I think one of the questions I get asked nearly daily is how to create a cohesive Instagram feed. At first, I tried to avoid the whole theme thing on Instagram for a while and just focus on my individual photos, but after a while I realised it was impossible because a) I’m a perfectionist and b) Instagram is an extension of yourself and your brand. As a content creator or influencer, a quick glance of your feed can give a brand or reader a snapshot of who you are. A visually impressive first impression counts on social media because it means someone is more likely to give you a follow.
Now I’m not saying every photo has to be edited or taken identically, but as a whole, there should be a certain flow to it.
Understand your brand
Before anything, I think it’s important to understand what your brand represents. It only takes a few moments on my feed to understand what I’m about and my style. My primary focus is fashion and travel, but every now and then I like to incorporate lifestyle posts. I know what I represent and I know who I’m trying to market myself towards.
Choose a colour palette
It’s so important to choose a few colours to stick to and incorporate into your photos. For me, I lean towards whites, blacks, blues and pinks. Although this can fluctuate a lot especially when I’m traveling. When I was in Bali, it was pretty impossible to avoid greens so instead I just embraced it! But for the most part, and when I’m at home, I’ll usually gravitate towards my neutral colour palette.
Plan your feed
Sometimes I have my feed planned a few days in advance and sometimes it’s over a week. Some of my photos are really busy and some have a lot of negative space, so it’s really helpful to plan when to post certain images. I don’t want my feed to become visually overwhelming – I want each post to be appreciated and complement each other. I use the app UNUM for this. Planoly is another great app for it too.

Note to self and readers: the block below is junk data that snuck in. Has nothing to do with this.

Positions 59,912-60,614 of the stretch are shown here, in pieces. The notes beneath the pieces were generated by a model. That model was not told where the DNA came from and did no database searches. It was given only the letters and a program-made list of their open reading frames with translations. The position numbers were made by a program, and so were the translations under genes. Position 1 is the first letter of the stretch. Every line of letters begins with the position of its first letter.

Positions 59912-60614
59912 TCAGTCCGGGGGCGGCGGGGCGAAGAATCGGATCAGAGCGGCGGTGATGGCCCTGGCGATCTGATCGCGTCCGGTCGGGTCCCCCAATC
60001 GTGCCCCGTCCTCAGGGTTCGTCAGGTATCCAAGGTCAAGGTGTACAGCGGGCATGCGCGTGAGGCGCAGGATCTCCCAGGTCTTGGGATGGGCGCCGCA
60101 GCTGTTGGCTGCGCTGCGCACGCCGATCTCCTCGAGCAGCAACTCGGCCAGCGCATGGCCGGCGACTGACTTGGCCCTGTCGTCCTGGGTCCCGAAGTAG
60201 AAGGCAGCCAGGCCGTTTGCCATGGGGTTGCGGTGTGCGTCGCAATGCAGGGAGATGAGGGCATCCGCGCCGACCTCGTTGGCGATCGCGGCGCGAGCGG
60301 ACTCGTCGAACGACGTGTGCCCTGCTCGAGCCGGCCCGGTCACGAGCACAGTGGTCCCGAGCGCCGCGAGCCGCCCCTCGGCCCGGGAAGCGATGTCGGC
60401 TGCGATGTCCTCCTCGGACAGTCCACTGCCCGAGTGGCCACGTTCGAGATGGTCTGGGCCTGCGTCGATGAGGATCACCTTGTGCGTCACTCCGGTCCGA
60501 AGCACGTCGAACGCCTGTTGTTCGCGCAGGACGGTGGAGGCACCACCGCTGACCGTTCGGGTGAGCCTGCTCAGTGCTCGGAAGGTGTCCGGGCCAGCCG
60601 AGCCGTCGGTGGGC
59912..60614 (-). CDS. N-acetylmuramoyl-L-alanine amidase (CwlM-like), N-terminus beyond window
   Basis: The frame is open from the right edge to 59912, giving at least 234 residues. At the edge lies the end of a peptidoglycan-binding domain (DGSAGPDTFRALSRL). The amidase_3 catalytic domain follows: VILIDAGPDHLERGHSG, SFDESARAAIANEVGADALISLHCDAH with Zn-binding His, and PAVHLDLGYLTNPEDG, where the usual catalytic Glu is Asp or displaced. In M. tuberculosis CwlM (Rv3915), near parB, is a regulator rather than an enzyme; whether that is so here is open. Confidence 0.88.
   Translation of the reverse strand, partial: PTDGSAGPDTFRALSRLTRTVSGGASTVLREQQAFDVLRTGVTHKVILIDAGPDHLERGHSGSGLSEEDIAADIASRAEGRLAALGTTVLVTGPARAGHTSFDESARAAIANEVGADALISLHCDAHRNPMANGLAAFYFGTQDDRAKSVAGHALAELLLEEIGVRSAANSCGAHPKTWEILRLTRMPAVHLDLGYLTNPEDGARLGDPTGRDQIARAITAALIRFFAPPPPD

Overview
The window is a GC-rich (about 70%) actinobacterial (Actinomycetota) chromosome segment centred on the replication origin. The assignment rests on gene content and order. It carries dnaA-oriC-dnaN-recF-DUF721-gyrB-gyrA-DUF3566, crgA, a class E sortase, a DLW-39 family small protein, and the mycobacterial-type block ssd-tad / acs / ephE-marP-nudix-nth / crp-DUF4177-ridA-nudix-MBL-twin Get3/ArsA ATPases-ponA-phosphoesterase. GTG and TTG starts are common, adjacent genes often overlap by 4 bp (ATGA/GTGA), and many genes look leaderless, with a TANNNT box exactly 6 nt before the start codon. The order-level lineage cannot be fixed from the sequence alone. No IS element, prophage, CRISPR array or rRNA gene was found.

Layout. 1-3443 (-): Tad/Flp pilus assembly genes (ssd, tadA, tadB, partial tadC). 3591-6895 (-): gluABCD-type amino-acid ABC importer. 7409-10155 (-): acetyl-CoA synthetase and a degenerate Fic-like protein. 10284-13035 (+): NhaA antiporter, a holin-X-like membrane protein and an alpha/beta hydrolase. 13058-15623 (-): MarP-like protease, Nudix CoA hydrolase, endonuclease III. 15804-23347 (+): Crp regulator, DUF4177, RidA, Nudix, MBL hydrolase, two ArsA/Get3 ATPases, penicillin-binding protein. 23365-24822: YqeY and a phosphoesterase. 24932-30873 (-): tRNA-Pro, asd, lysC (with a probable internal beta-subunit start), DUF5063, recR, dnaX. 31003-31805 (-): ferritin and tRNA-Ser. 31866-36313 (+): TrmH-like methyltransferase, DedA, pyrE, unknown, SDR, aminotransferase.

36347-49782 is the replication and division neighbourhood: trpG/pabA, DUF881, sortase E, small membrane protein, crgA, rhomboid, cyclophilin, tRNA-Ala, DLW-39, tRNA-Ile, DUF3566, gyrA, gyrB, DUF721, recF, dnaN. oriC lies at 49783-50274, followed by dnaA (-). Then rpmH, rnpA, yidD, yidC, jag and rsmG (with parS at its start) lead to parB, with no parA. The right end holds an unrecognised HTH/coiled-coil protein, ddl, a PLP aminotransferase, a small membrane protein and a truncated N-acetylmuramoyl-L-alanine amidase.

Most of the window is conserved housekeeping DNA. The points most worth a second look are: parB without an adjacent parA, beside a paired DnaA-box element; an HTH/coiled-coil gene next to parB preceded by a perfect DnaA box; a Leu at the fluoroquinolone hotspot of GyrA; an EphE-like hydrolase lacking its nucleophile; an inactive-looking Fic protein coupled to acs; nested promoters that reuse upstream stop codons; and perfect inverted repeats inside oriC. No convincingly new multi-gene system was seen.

Stick to an editing style
As many of you already know, I edit all my photos with Lightroom on my macbook using custom presets. The reason I don’t use any apps is because I’m very particular with my photos and need the ability to be able to tweak colours to my liking. Mobile apps don’t give me that. Sure, it’s a bit of a pain having to import photos onto my macbook but it is my job, and photography plays a HUGE part for me, so I want the best results.
I understand it’s not for everyone. You might shoot with iPhone and not need to go to the extents as me. Everyone is different and there’s no right or wrong way to edit. Some mobile editing apps I’d recommend are VSCO, Snapseed and Lightroom for mobile.
When it comes to editing, I don’t edit every photo in the same way. It can really just depend on how it’s shot but I do stick to the same editing style. I desaturate yellows and greens, cool down the image, brighten the shadows, add a pink tint and vibrance. I also always make sure the image is bright and sharp. If you’re using filters, I would recommend sticking to the same 2-3 filters that provide similar or complementary results.
My biggest tip when it comes to taking the photos is to always shoot with natural light. We usually shoot on an DLSR camera and 99% of my photos are shot in natural light, usually outdoors. If it’s grey or low-lit day, I would probably cancel the shoot. I’m not the biggest fan of the sun either. When it’s too bright, it can completely wash me out. I prefer to shoot in the late afternoon or evening for a softer, even light.
You also need to take location into consideration. For instance, to break up a busy feed, shoot against a brick wall every now and then, use props like flowers or food for interest etc. Editing a photo can only take it so far – you need to think about where you’re shooting too. Sometimes I put together mood boards before a shoot to get an idea of the style and locations I’m looking for.
Well, I hope this post helps some of you with your feeds! As always, if you have any other questions, please do let me know in the comments.